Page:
Removal of Mugabe is only the beginning of a long, hard struggle


ZANU PF has been ruling Zimbabwe with an iron fist for as long as most of us care to remember. I have always had an interest in politics being the son of a politician myself but have always been one of those that have been happy to read other people’s posts with the odd comment here and there but trying to write this has given me a new found respect for those that do it on a constant basis.

I suppose one of the reasons I am doing this is because like most people I am bewildered by the state of Zimbabwe, however the recent events in Egypt and Libya briefly gave me hope that Zimbabwe could one day be free again and flourish again.

I say briefly because seeing the back of Robert Mugabe would not be end of our problems but only the beginning.

The alternative, MDC having decided to part high and wide like the red sea whilst leader Morgan Tsvangirai who was once the symbol of hope seems to be more concerned about his Kim Kardashian like marriage/divorce fiasco.

In national sport it is perfectly acceptable for teams to hire foreign coaches maybe we should explore the prospect of a foreign president. Malema would get my vote (joke).

I then decided to look at countries that have recently overthrown their leaders who were similar to Mugabe.  I considered using Egypt as an example simply because of the time Hosni Mubarak spent in power and his preferred method of governing which is not too different from Mugabe’s “by hook or by crook” approach.

For years the people of Egypt felt the full wrath of Mubarak and his forces but since he “did the honourable thing” and stepped down has life improved or become any better for the people of Egypt?

Rebuilding a torn nation is a long process and it has barely been a year since Mubarak left so using Egypt as an example would be nothing less than foolish even by simple standards.

Iraq on the other hand has been free from the shackles of Saddam Hussein since his capture in 2003 and eventual execution in 2006. Hussein also has spent a considerable amount of time at the helm, 24 years to precise before being gently removed from by the powers that be.

We have all read or heard the stories of how he terrorised his people and deserved to be removed from power.

The main point I am trying to raise is that are the Iraqi people any better off than there under his reign? From what it looks like things seem to have deteriorated to the point where explosions in busy markets have become the norm.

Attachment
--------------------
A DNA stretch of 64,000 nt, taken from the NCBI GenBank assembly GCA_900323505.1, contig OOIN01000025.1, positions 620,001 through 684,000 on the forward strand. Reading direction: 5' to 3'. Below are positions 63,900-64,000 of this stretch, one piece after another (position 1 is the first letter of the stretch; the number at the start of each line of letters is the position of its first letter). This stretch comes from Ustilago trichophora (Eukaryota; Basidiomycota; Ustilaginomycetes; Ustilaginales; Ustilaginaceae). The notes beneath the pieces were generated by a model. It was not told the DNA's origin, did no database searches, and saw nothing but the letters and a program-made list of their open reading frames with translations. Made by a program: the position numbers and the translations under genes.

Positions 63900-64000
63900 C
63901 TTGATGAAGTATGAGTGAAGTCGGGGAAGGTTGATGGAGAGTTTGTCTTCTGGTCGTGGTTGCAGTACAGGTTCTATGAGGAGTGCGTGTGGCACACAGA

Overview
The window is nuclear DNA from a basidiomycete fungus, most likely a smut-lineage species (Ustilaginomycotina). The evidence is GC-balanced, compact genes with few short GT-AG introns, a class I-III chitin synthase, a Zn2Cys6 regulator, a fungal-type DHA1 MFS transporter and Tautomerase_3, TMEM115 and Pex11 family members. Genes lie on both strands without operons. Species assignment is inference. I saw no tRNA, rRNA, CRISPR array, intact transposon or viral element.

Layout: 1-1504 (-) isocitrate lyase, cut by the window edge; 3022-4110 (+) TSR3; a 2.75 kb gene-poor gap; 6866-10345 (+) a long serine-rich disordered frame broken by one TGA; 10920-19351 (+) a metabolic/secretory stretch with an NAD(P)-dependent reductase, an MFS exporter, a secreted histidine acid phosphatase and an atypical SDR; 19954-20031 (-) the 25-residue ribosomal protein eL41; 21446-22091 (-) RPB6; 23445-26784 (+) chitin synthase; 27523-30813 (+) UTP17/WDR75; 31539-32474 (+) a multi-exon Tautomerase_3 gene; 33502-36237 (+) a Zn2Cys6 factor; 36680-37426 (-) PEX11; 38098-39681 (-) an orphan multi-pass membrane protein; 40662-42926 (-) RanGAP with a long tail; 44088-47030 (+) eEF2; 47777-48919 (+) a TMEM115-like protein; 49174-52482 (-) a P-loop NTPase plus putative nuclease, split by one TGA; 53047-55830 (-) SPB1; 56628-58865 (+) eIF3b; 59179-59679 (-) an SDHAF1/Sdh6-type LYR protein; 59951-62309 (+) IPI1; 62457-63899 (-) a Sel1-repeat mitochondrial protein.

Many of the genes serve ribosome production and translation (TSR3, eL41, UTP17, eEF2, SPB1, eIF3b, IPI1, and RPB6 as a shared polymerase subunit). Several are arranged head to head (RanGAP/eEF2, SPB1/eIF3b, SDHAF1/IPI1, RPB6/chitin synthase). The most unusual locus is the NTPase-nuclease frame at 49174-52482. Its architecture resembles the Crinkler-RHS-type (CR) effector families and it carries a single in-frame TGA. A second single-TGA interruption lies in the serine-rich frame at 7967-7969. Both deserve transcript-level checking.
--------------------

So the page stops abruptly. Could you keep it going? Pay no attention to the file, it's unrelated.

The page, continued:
Just a few days ago 19 people lost their lives as a suicide bomber drove into a prison gate, I am not for a minute suggesting that Zimbabwe is headed along the very same road but what will happen when Mugabe does leave or die? Zimbabweans have always been divided along racial and tribal lines and that does worry me.

Will civil war break out, what will happen to mines, will it be a free for all where the police and army will ruthlessly massacre thousands of people and finally will Tsvangirai stop bed hopping and concentrate on what really matters?

Or will there be power struggle within ZANU-PF and if so what will happen to the country in meantime?

I don’t think I am the only one that has questions but judging from what is going on around the world things will only get worse before they eventually get better.

Iraq is still just as bad and even though the Egyptians are currently at the polls they look just as confused as ever and the people of Libya spent weeks parading Gaddafi’s body for some strange reason.   

I’m not normally this negative but the situation is not particularly pretty and unless we unite to build a better Zimbabwe then there will continue to be countless and unnecessary deaths and I personally have seen enough pain and suffering to last me a lifetime.

We need to try and put our tribal differences aside if not for us then for the sake of our children and grandchildren who could be the benefactors of a united and better Zimbabwe.

By Thembelani Masilela

Editor’s Note: This was a contribution to Your Say. If you want to read the chain, please go to Your Say and if you have any comments please make your contribution. If you contribution is worth highlighting we will push it to the front page without disrupting the chain.  I must admit I have not been paying attention to this section but the comments from your readers were a wake up call.  I accept all my faults and would like to reactivate this section and welcome any comments. I will publish them all in the interest of promoting debate.- Charles Rukuni


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Charles Rukuni
The Insider is a political and business bulletin about Zimbabwe, edited by Charles Rukuni. Founded in 1990, it was a printed 12-page subscription only newsletter until 2003 when Zimbabwe's hyper-inflation made it impossible to continue printing.


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